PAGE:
IF an alien attempted to gauge life in Britain by watching television, he would come to the conclusion that we live in a society of Poles Apart, inhabited by two distinct races: the Haves and the Have-Nots.
As Christmas approaches, the Haves are exhorted to buy presents that glitter and glow and cost an arm and a leg. In fact, the only way the Have-Nots would be able to buy such gifts would be by selling an arm or a leg or, at the very least, a kidney.
Laptops, iPhones, Kindles and video games. Perfumes that make the wearer for ever young and beautiful (you never see anyone old and ugly dabbing a bit behind their ear). Electrical devices and glamorous clothes. Luxury cars and holidays abroad.
The Have-Nots, meanwhile, balance budgets between food and heat and wonder how on earth they will manage to fulfil the expectations of their children on Christmas morn.
Which is why they are exhorted to take out a loan which will be in their bank within an hour at only 278 % interest.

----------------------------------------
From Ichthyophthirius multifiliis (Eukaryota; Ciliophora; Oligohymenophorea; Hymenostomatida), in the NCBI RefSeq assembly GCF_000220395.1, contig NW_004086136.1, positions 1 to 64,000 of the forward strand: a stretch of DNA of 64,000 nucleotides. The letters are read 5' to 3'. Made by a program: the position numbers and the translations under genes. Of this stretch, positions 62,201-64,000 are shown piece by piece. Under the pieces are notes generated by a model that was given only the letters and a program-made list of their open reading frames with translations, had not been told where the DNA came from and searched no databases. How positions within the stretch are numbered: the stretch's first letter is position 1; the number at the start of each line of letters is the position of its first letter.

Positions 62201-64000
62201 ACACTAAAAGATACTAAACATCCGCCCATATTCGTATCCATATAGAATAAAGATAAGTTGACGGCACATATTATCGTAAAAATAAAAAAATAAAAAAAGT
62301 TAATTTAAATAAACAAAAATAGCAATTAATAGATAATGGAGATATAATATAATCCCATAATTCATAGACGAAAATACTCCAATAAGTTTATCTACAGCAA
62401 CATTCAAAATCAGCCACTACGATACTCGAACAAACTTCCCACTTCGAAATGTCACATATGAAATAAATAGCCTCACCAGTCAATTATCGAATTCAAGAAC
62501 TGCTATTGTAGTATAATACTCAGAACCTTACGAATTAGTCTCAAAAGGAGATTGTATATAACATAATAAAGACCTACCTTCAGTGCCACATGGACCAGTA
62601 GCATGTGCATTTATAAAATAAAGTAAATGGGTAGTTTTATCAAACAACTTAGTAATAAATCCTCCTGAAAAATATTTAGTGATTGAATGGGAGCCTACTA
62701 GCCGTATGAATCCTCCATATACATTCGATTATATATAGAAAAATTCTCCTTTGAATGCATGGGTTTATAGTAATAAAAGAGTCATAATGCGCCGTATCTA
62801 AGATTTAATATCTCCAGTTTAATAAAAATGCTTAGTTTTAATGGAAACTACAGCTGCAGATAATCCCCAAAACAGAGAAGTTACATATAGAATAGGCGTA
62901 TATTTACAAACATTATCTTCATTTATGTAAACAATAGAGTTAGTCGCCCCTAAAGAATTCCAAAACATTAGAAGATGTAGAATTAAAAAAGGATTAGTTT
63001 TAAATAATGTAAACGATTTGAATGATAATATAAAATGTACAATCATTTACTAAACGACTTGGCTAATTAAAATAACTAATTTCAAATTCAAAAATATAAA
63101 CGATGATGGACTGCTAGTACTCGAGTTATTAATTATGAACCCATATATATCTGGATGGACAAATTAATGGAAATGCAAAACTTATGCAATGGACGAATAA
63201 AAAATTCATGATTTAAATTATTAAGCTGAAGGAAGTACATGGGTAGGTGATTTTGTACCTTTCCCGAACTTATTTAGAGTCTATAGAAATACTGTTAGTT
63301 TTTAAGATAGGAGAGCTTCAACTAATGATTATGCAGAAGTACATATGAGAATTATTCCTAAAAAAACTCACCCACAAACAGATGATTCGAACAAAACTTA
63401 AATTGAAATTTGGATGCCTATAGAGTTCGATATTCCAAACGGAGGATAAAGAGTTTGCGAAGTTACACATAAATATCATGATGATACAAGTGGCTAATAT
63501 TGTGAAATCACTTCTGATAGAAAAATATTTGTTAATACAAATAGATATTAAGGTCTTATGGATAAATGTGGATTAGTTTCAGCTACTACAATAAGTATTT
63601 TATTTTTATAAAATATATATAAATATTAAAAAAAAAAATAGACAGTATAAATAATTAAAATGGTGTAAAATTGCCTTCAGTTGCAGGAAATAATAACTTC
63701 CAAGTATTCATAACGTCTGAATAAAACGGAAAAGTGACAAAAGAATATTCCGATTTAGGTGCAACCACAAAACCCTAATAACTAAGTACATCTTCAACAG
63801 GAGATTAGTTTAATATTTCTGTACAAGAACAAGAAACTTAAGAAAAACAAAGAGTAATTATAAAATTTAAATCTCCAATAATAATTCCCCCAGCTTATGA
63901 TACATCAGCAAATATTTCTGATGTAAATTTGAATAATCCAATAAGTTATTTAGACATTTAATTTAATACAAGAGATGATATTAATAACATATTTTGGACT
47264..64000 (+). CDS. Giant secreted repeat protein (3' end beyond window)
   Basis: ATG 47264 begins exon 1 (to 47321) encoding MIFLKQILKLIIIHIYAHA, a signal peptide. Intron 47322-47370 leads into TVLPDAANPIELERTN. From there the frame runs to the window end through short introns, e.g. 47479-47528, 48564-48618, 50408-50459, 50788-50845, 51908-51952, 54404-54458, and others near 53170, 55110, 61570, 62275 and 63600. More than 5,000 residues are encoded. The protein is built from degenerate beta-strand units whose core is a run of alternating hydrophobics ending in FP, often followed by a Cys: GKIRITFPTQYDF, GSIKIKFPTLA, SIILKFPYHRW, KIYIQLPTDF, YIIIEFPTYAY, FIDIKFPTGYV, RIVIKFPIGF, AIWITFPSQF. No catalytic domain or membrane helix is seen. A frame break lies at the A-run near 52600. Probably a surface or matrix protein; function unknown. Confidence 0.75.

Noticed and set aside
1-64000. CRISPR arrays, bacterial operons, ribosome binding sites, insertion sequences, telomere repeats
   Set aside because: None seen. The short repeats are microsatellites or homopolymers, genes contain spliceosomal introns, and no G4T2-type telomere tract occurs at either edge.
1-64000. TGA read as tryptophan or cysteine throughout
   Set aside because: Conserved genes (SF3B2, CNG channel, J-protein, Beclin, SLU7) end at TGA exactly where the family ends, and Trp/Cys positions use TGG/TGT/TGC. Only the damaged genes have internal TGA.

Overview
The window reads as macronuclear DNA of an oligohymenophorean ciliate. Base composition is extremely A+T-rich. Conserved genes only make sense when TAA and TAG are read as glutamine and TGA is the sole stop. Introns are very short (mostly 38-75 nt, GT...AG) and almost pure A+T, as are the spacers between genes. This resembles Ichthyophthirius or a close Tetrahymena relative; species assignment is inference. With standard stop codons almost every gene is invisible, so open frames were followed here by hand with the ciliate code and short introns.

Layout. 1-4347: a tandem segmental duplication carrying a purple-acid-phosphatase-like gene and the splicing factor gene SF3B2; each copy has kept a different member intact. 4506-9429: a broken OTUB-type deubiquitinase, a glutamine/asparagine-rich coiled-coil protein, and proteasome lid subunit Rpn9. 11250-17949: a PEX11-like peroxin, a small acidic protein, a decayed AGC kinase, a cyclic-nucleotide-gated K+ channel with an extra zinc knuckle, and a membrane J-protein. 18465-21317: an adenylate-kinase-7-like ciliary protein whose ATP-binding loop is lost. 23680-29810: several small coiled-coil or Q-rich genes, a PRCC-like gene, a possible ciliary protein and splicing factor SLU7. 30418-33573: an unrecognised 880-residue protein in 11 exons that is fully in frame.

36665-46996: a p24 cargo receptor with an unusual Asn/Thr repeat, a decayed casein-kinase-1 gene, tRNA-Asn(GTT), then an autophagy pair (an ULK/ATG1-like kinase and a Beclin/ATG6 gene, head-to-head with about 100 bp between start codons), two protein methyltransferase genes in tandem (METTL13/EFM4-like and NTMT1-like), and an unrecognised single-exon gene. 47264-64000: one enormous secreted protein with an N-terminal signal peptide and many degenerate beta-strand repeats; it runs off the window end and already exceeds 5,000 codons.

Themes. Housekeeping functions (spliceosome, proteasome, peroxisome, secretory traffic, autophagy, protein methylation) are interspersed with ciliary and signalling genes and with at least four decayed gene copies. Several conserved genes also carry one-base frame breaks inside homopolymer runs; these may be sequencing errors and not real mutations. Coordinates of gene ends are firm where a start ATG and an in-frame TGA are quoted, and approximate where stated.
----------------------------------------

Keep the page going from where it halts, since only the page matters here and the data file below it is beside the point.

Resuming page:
Or they could play the Health Lottery, with the possibility of winning £100,000, although the Have-Nots are already playing a health lottery, with poor diet and lack of heating.
It is even suggested that a Lottery ticket or scratch card would make a good Christmas present on the basis that hope springs eternal when you are struggling to survive.
Television marketing underlines more than ever the disparity in our recession-hit society. The adverts reflect the Prime Minister’s Big Society in all its failures and the emptiness of the Chancellor’s assertion that we are all in it together.
Poverty is relative. One man’s belt tightening means only two holidays abroad rather than three whilst another’s is a loan so he can stagger on to pay day or pay for Christmas at an exorbitant rate.
This year’s festive season can be summed up for many by that Dickensian scene of the street urchin pressing his face against the cake shop window.
“All animals are equal but some are more equal than others,” said George Orwell in Animal Farm. And the difference is never so marked as at this time of year.